OatiFresh Process

The Secret to Fresher Oats: OatiFresh™ Process

Throughout history, oats have provided us with nourishment, containing essential vitamins B1 (Thiamine), B2 (Riboflavin) & E, protein and minerals such as Phosphorus, Potassium, Manganese and Zinc amongst many others.

More recently, science has proven that oats contain more soluble fibre than any other grain, with one type of soluble fibre, beta-glucans, helping to lower cholesterol levels.

To ensure freshness, oat products by Captain Oats are kilned using our proprietary OatiFresh™ Process, a heat and moisture treatment to prevent them from going bad while retaining important nutrients. This means you get optimum goodness in every mouthful, every time.

Turning Oat Grains Into Edible Oats

Raw oats aren’t very good to eat so they go through certain processes to make them more palatable for us. The various stages include cleaning, dehulling, heating, sizing, cutting, flaking and lastly, packing.


Manufacturing Process

Oats harvested from the fields are first cleaned to remove dust, weeds, thin grains and loose hulls when they are brought into the Captain Oats’ milling plant.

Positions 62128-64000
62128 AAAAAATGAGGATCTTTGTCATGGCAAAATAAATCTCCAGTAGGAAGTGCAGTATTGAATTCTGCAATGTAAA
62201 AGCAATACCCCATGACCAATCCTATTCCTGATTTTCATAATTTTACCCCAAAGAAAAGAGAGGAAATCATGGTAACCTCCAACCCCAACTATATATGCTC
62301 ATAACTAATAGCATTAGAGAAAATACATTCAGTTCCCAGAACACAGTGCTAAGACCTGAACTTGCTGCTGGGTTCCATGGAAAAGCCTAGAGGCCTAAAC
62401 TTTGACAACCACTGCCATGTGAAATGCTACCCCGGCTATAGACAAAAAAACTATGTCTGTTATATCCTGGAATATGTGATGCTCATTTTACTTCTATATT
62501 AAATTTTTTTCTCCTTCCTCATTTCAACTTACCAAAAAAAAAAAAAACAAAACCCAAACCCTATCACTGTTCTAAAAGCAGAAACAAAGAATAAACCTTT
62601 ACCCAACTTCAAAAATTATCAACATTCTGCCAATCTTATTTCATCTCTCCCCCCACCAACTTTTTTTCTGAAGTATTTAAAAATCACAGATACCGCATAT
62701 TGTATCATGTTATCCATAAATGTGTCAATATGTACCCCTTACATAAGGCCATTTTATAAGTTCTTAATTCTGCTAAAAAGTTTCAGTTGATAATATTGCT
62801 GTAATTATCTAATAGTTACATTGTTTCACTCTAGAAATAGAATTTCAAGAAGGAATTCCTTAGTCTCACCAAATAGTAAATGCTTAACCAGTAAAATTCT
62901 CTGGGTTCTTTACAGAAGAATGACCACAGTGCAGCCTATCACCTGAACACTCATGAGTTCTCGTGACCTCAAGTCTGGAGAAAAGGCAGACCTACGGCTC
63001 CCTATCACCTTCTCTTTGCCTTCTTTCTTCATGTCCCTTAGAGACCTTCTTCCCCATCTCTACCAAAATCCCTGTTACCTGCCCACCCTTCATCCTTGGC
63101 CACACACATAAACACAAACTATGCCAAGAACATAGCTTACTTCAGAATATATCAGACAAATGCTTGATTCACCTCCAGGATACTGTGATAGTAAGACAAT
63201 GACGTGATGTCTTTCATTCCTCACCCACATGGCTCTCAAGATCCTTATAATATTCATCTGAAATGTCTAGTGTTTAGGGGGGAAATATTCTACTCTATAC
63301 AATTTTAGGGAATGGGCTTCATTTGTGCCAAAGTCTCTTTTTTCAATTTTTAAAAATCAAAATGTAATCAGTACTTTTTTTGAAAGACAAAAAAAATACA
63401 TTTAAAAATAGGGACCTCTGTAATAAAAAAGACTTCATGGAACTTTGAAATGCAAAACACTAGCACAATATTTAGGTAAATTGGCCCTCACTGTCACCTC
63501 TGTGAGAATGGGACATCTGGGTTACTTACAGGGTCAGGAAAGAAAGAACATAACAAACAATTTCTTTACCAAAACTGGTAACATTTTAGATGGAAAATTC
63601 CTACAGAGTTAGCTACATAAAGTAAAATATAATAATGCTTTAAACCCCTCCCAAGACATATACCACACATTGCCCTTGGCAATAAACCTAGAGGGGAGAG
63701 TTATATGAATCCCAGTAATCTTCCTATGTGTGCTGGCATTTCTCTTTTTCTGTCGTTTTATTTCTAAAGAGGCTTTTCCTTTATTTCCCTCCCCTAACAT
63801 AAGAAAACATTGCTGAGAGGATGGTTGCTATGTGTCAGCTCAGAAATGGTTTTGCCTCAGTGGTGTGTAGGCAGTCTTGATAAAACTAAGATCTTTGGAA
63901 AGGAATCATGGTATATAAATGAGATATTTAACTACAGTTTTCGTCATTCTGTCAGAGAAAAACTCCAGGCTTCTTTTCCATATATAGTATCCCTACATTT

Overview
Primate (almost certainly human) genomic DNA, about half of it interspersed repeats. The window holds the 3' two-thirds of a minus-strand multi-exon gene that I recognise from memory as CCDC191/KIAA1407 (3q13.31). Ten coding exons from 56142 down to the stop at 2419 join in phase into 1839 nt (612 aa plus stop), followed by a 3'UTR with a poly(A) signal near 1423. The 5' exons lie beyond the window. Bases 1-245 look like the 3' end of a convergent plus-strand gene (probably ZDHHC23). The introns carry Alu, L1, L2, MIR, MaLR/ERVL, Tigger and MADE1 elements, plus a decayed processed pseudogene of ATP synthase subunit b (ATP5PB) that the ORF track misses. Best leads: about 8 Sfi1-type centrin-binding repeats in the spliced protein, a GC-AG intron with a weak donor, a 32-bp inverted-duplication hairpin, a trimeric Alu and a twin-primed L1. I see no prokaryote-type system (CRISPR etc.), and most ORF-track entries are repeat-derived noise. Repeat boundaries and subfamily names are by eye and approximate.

The cleaned oat grains are sent for dehulling next. Here, centrifugal force sends the oats against an abrasive surface. The impact and abrasion causes oat hulls to be separated from their kernels or groats. Lighter hulls are separated from the denser groats via aspiration while scouring uses further abrasion to detach any adhering hulls and small hairs (trichomes). What remains afterwards are the denser kernels or groats.
Groats are high in fat. Once removed from their hulls and exposed to air, enzymatic activity begins to break down the layer of lipase or fat in groats. If they are not heated, groats will begin to show signs of rancidity within 4 days.

Heating helps stabilize and stop them from turning rancid for easy storage while also imparting groats with a delightfully robust, nutty flavor.

The dehulling process breaks whole groats into smaller pieces that have to be sized and separated for further processing. They’re fed to machines with sizing systems, where the groats are cut and sorted accordingly.
Once they’re sized, groats are flaked or rolled through 2 large rolls to ensure uniform thickness.  Before flaking, the groats are steamed to prevent them from breaking apart. The end result of the flaking process is oat flakes, also known as rolled oats.
Now that the oats are processed, it’s time they’re sent for packaging. From tins to plastic containers and softpacks, our oats are constantly monitored to ensure they meet the highest standards required by Captain Oats.